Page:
Ostrander Point at the Ontario Court of Appeal — Day 2
Now we know what the stacks of paper before the 3 Judges and 12 lawyers were all about. During the day, the lawyers for Gilead and for the Ministry spent a mind-numbing three hours and six minutes concentrating on one theme. To do so, each constantly referred the Judges to pages among the many thousands in those stacks, which contained the complete transcript of the proceedings before the Environmental Review Tribunal and the Divisional Court.
The theme on which they concentrated was this: the duty of a Tribunal and of a Court is -as a matter of law – to be reasonable in arriving at decisions. In their view, the decision of the ERT was unreasonable on its face and therefore the decision of the Divisional Court to overturn it was its reasonable duty. In advancing this view, it was necessary constantly to refer to many different phases of evidence given at the ERT and to comments of the Tribunal members. This they did for the period indicated. In particular, the evidence given by Dr. Beaudry before the ERT and its effect on the Tribunal came in for scathing criticism.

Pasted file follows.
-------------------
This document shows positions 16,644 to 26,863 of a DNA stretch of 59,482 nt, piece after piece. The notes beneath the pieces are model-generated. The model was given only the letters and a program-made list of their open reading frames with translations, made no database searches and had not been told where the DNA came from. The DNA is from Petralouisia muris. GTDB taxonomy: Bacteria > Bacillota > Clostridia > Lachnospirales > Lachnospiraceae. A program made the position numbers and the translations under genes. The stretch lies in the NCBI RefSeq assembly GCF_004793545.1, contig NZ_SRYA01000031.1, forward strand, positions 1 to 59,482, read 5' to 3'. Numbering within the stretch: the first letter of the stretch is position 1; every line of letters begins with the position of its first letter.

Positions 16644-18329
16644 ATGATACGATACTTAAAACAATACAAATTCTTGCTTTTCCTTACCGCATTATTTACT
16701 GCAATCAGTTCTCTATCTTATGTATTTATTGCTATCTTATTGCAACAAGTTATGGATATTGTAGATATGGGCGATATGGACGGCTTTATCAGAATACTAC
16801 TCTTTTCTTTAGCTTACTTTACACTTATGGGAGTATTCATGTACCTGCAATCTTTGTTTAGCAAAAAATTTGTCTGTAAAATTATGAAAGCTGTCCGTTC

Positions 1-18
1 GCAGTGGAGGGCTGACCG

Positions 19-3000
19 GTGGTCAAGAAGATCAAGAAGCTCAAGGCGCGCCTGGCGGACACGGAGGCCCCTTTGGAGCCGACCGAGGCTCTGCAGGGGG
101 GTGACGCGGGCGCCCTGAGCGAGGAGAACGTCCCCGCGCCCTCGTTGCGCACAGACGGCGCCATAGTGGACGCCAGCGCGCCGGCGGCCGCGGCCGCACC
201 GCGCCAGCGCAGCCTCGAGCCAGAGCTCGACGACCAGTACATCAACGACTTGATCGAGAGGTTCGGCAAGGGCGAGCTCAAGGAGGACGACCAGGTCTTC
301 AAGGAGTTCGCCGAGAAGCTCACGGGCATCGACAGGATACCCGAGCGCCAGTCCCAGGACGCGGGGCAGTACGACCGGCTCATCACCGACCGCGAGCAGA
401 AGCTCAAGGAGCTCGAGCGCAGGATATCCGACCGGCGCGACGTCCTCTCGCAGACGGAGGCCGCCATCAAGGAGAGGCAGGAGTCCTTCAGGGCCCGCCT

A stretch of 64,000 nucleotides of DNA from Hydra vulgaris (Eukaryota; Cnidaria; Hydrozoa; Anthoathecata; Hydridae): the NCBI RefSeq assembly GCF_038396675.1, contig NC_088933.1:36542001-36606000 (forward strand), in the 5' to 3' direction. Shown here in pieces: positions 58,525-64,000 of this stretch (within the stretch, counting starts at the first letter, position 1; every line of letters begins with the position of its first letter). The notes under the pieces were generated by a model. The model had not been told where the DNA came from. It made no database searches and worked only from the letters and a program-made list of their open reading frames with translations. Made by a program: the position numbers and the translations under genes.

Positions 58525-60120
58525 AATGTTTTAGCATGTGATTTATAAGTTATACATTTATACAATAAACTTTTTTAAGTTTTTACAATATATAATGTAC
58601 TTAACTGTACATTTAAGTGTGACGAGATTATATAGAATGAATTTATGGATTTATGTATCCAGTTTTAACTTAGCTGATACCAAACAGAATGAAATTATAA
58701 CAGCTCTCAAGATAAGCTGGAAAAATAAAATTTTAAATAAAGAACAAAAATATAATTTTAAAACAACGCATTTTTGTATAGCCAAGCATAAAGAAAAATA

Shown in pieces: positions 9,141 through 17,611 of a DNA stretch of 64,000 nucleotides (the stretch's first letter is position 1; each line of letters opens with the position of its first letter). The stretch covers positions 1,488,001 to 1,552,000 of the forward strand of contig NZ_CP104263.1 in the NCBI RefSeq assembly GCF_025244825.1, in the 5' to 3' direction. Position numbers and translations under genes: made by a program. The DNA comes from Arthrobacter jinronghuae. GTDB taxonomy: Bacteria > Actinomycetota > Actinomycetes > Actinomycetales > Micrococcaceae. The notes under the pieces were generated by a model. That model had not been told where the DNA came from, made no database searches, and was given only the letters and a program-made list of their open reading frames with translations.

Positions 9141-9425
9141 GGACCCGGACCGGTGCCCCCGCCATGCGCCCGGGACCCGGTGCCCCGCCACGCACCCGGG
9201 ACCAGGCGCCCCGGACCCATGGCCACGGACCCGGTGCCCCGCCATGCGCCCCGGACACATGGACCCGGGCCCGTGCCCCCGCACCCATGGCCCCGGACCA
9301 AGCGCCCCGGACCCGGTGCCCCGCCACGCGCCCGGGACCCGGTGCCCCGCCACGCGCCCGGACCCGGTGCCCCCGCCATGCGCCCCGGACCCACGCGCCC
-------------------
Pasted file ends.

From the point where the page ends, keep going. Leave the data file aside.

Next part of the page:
Towards the end of a long day, the lawyer for CanWea (the trade association of the wind industry) struck a different and shorter note by contending that the decision made by the ERT was completely beyond its powers to make, and that it should have been made in the public interest, the requirement made of the Director under the Green Energy Act in whose shoes, it was said, the ERT stood.
Rebuttal remarks were provided by Chris Paliare, counsel for SSC, directed at the mortality to the turtles which would be caused by the nine access roads required, the amount of concrete and heavy equipment which would be moved along those roads and installed in, under and on the land. Eric Gillespie finished the hearing on behalf of PECFN with additional comments demolishing so-called points made by the opposition.
Justice Cronk thanked all counsel for their helpful submissions (a normal courtesy) and asked them to return in one week for a preliminary discussion about costs.
Her final remark was possibly the most intriguing of the day – “our decision will not be ready before Christmas”. Given that the Court of Appeal decisions normally take up to six months, could this mean that it might be available in the first month of the New Year?
We will see; meanwhile those of us in the County who feel strongly can rest assured that our concerns were dealt with by a highly competent Bench in an open and transparent manner, and by outstanding counsel for PECFN, SSC and Nature Canada.
And finally from this correspondent on behalf of us all, congratulations to Prince Edward County Field Naturalists and to South Shore Conservancy for courage, devotion and a sense of what is right far above the norm.
Garth Manning, Q.C.